۹ مهر ۱۴۰۱ |۵ ربیع‌الاول ۱۴۴۴ | Oct 1, 2022
News Code: 364257
11 March 2022 - 23:57
Seoul Central Mosque

It started with a simple question: where exactly and how do Muslims in Korea practice their faith? As I delved deeper into the matter, I grew to understand that there are around 100-150 Islamic religious facilities in Korea, many of them relatively small.

Hawzah News Agency – The arrival of 500 Yemeni asylum seekers on Jeju Island in 2018 sparked debate over how the country handles refugees, including an online backlash, a petition for the government to take action, and anti-refugee protests on Jeju and in Seoul.
Yi Soo-jeong, a senior research fellow at the Sogang Euro-MENA Institute, recalls that this event prompted her to study the mosques serving the Muslim communities of Korea.
"It started with a simple question: where exactly and how do Muslims in Korea practice their faith? As I delved deeper into the matter, I grew to understand that there are around 100-150 Islamic religious facilities in Korea, many of them relatively small," she said during a recent interview with The Korea Times.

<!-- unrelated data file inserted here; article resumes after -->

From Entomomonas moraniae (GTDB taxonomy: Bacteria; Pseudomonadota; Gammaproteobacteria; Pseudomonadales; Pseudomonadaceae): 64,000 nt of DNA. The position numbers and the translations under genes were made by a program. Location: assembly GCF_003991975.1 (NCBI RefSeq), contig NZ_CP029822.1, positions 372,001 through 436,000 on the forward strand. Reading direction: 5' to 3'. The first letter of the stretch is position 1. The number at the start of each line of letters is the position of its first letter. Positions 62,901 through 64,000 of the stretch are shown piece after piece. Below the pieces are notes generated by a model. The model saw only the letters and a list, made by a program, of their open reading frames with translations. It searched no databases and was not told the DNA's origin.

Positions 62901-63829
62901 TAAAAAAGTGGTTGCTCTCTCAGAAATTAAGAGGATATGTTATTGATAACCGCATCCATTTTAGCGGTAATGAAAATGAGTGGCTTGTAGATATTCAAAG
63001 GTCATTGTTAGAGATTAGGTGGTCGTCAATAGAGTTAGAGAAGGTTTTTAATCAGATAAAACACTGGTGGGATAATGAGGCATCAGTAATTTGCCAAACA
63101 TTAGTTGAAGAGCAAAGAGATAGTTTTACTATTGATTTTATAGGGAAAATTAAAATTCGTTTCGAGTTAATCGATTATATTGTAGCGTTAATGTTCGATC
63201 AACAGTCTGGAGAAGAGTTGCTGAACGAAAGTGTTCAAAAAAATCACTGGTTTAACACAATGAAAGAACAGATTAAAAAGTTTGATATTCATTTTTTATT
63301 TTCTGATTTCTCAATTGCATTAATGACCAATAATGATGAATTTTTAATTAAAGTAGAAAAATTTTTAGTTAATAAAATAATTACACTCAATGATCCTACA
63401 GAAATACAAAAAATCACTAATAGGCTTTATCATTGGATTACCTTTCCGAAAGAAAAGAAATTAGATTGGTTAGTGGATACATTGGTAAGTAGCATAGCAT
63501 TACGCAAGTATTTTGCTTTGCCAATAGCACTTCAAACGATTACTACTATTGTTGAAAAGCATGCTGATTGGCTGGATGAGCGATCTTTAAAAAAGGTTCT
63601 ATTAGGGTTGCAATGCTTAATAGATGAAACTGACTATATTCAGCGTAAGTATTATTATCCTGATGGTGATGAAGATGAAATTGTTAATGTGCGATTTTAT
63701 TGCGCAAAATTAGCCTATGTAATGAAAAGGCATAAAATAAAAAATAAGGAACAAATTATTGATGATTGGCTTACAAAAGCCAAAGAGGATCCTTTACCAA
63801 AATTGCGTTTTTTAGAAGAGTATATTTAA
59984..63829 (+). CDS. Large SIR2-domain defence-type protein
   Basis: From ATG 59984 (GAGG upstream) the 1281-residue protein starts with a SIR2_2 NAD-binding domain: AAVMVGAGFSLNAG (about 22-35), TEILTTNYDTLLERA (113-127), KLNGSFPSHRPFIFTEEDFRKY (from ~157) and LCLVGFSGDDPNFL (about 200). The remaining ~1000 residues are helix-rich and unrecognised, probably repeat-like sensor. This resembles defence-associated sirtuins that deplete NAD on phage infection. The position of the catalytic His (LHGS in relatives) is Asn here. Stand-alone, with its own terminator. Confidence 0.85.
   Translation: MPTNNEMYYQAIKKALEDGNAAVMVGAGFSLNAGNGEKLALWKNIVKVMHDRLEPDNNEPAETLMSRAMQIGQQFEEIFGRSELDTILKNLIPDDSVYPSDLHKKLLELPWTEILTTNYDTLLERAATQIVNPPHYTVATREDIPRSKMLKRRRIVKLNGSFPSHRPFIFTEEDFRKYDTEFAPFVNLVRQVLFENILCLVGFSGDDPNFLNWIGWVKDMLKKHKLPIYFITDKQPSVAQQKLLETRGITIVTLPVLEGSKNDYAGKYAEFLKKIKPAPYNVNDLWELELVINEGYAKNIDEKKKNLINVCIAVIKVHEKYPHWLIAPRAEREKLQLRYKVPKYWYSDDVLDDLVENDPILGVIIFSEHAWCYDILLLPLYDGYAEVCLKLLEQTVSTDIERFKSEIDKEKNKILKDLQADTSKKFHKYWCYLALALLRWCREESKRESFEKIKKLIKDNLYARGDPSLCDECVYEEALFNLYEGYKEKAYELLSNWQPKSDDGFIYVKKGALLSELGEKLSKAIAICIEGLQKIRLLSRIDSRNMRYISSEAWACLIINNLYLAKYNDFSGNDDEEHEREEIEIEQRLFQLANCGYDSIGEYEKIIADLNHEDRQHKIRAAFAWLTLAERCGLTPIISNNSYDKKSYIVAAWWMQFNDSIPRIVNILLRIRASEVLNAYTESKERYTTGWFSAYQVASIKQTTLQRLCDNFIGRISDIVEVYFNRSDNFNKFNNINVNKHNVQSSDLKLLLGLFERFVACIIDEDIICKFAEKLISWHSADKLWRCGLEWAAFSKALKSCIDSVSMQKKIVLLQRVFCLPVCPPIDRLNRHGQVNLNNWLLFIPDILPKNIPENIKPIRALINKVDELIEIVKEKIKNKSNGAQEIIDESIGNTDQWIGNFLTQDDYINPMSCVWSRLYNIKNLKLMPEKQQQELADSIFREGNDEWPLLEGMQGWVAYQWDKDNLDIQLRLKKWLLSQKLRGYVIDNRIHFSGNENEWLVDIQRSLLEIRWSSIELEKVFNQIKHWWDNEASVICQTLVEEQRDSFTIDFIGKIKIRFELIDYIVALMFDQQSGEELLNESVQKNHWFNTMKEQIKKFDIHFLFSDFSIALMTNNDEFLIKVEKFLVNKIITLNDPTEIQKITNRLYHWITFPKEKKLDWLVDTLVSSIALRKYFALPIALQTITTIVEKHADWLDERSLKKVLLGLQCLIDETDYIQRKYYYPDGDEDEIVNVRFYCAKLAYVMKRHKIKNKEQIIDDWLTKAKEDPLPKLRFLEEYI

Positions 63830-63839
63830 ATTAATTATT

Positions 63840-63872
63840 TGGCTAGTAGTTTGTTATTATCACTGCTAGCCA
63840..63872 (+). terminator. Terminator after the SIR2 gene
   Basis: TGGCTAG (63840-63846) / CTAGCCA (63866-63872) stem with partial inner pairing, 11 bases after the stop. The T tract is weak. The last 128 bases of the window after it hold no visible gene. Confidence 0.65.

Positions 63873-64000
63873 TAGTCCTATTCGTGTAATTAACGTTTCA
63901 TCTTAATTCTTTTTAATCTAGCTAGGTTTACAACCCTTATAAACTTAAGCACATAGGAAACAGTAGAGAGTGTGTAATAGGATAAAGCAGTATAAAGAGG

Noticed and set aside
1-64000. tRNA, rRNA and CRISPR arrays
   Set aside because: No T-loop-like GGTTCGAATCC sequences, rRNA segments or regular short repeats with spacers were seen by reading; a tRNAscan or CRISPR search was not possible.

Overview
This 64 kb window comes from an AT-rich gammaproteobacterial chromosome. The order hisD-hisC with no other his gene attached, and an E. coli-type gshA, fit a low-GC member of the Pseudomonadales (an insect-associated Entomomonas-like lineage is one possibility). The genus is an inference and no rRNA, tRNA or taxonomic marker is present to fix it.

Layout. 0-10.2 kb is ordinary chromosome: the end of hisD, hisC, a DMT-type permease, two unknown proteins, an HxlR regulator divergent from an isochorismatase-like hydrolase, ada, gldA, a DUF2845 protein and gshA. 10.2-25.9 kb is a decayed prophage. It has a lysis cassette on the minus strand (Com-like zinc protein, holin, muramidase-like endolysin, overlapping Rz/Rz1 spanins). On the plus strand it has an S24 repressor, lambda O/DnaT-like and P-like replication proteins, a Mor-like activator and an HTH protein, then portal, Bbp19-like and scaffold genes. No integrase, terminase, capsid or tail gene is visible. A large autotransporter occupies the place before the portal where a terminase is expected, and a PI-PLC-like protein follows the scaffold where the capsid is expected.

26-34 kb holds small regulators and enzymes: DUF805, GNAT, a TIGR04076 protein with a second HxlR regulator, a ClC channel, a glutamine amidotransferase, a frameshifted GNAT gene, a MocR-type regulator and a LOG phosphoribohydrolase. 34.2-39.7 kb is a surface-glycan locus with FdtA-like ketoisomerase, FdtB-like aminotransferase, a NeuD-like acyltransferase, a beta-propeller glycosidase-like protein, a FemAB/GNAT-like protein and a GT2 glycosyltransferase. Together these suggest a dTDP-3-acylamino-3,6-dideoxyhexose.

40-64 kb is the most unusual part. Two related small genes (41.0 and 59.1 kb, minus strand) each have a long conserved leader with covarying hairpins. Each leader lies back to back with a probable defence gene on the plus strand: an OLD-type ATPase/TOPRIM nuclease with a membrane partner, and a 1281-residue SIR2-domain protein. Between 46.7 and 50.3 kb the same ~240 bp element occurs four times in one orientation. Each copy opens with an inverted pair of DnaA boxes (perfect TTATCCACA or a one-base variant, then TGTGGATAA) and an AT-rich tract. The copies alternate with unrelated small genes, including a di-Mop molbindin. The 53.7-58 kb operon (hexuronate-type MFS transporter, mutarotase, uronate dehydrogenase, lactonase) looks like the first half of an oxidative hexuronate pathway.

Yi's new book "Broader Perspective for Strangers" tells a story about her 2018-2019 journey of searching for mosques and Islamic centers in Korea, Muslim communities' experiences of intolerance and discrimination within Korean society, and why achieving peaceful coexistence with Muslims matters today.
As a scholar specializing in Islamic Studies, she was able to establish a rapport with Muslims instantly.
"Many Koreans have suspicions and fears of Muslims, but in fact, many Muslims also live in fear. Some of the people I met in mosques hid or moved out of the place as soon as I entered because to them, I'm the foreigner," she said.
The number of Muslims in Korea stands at under 200,000 today, roughly 0.4 percent of the population, according to an estimate by the Korea Muslim Federation. The majority are workers and students from countries such as Uzbekistan, Indonesia, Kazakhstan, Bangladesh and Pakistan.

Yi said people with anti-Islamic views have led Muslims to keep a low profile when practicing their faith. The Islamic communities have been trying to enjoy their religious freedom without facing harsh opposition from neighbors.
"A majority of Muslims are young men. They are here to earn foreign currency, just like Korean miners in Germany did in the 1960s and 1970s. Considering affordability and accessibility when it comes to establishing Islamic centers, many Muslims gather in 'musallas,' or places of worship, in smaller cities," she added.
Yi argued that COVID-19 intensified anti-Muslim sentiment in Korea. Last year, the fact that 50 Muslims tested positive for COVID-19 during Ramadan fueled online hate speech. In addition, Muslims also faced a backlash over the construction of a two-story mosque in a residential district of Daegu.
"Instances of hate speech, discrimination and xenophobia rose after the pandemic," she said.

Yi explained the reasons behind the conflict regarding the mosque's construction in Daegu.